What happened was far from hatchet burying. A row erupted on the show as Kim continued to claim she was bullied and got upset on the programme. Coleen didn’t say a great deal to start with and then said there was no real talking to Kim as she wouldn’t listen. Kim got up and walked off. Very upset.
This could have been the end of it. Admittedly it was a very upsetting ending for all concerned, but it could very easily have been the last anyone heard of it. But… social media got involved.
Social media decided the Coleen Nolan was a bully and that she did not deserve to keep her job on Loose Women. A petition was started to get her out of her role and she was hounded and vilified on Twitter. This resulted in Coleen leaving the show, at least temporarily, (a decision of her making, but prompted by the backlash) and putting out a statement saying that she did not ask Kim to go on the show nor to be reunited with her. It was done by the Loose Women team. She stated she stayed as calm as possible while being insulted live on air which was upsetting.
And this is the impact that social media has on a person’s life. They make a decision and they strike.
I watched the interview and I do not think Coleen targeted Kim at all. It kind of just spiralled, in part, because Kim would not calm down long enough to listen to what other people had to say or to engage in a making of the peace.
So why do other people get to have a say, to be able to call for Coleen to lose her job?
This is a shocking development in the world of social media and I for one would hate to be at the sharp end of it. It has to be a really scary place to be. Lonely and isolating and you feel the wrath of what must feel like the entire nation, when in truth, it’s just a small part of the nation. Not everyone uses social media and not everyone agrees with what these people say. But because they band together their voice is loud and it is persistent. Maybe you’ve even sent a tweet out expressing a view but not considered that there is a very real person at the other end of it. It is so easy to join in when we see anger online. I try not to do it, but I’m sure I have been involved at some point in my past. Reading John Ronson’s book woke me up to what happens at the other end though.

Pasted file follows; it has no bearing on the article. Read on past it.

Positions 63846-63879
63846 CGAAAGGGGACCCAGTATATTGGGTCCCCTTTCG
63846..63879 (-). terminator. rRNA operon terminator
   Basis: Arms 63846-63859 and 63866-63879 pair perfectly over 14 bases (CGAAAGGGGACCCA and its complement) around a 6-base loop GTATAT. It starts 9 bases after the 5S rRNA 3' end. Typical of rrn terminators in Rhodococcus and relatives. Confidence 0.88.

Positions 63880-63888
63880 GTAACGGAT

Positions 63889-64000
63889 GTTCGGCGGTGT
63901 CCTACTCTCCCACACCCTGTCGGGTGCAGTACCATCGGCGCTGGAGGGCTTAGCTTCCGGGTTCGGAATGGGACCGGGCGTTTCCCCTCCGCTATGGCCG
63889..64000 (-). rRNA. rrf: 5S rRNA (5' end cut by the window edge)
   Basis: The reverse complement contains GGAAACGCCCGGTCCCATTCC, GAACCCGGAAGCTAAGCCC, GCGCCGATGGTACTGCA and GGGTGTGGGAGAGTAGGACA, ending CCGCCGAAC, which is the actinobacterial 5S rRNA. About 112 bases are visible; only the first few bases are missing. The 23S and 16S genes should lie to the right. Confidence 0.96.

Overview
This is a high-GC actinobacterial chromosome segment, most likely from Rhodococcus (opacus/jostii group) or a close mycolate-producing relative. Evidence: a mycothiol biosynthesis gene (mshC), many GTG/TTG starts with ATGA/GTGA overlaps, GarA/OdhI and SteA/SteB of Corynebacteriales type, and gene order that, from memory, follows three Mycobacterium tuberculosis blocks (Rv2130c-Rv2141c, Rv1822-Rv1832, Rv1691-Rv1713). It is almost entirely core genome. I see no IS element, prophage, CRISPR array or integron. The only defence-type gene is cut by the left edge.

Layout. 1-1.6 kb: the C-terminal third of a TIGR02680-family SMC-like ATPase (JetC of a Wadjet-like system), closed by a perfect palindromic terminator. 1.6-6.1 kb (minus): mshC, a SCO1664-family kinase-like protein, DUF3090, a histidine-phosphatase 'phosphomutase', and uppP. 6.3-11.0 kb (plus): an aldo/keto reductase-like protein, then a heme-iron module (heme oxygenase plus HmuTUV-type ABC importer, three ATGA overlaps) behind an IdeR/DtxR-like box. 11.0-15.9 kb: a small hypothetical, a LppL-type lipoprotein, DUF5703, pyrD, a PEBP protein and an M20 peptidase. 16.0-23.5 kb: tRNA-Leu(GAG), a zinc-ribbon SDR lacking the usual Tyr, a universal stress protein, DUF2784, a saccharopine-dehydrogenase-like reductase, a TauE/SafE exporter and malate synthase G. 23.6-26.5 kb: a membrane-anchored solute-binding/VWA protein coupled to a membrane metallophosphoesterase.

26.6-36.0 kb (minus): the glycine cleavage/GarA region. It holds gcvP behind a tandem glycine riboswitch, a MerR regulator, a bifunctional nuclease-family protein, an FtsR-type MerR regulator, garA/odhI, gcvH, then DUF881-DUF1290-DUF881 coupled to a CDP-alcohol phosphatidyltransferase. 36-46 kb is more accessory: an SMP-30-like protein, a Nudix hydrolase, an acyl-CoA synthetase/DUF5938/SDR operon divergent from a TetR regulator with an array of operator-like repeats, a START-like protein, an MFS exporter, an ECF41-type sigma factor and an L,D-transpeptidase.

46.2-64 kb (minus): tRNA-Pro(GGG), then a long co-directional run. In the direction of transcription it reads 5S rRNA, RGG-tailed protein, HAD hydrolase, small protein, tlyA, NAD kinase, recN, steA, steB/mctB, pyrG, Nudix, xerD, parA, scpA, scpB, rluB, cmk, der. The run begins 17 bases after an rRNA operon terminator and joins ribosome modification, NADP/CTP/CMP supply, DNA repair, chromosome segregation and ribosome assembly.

The Twisted Web explores what happens when a life is destroyed in this way and just what impact social media can have.
Check out The Twisted Web and step into the game.
The Twisted Web
A social media shaming. A killer with a message. A deadly combination.
When the body of a man is left in the city centre set up as a realistic police crime scene, DI Hannah Robbins is forced to enter a world that can break a person, a case and a reputation.
Social media platforms light up and Hannah is pitted against the raging online monster and a killer who has already lost everything.
Can she catch the killer and put him behind bars or will she become part of his sadistic game?
Thank you to Rebecca for joining me on my blog, if you would like to discover more about The Twisted Web or Rebecca’s previous works you can find out more on the links below!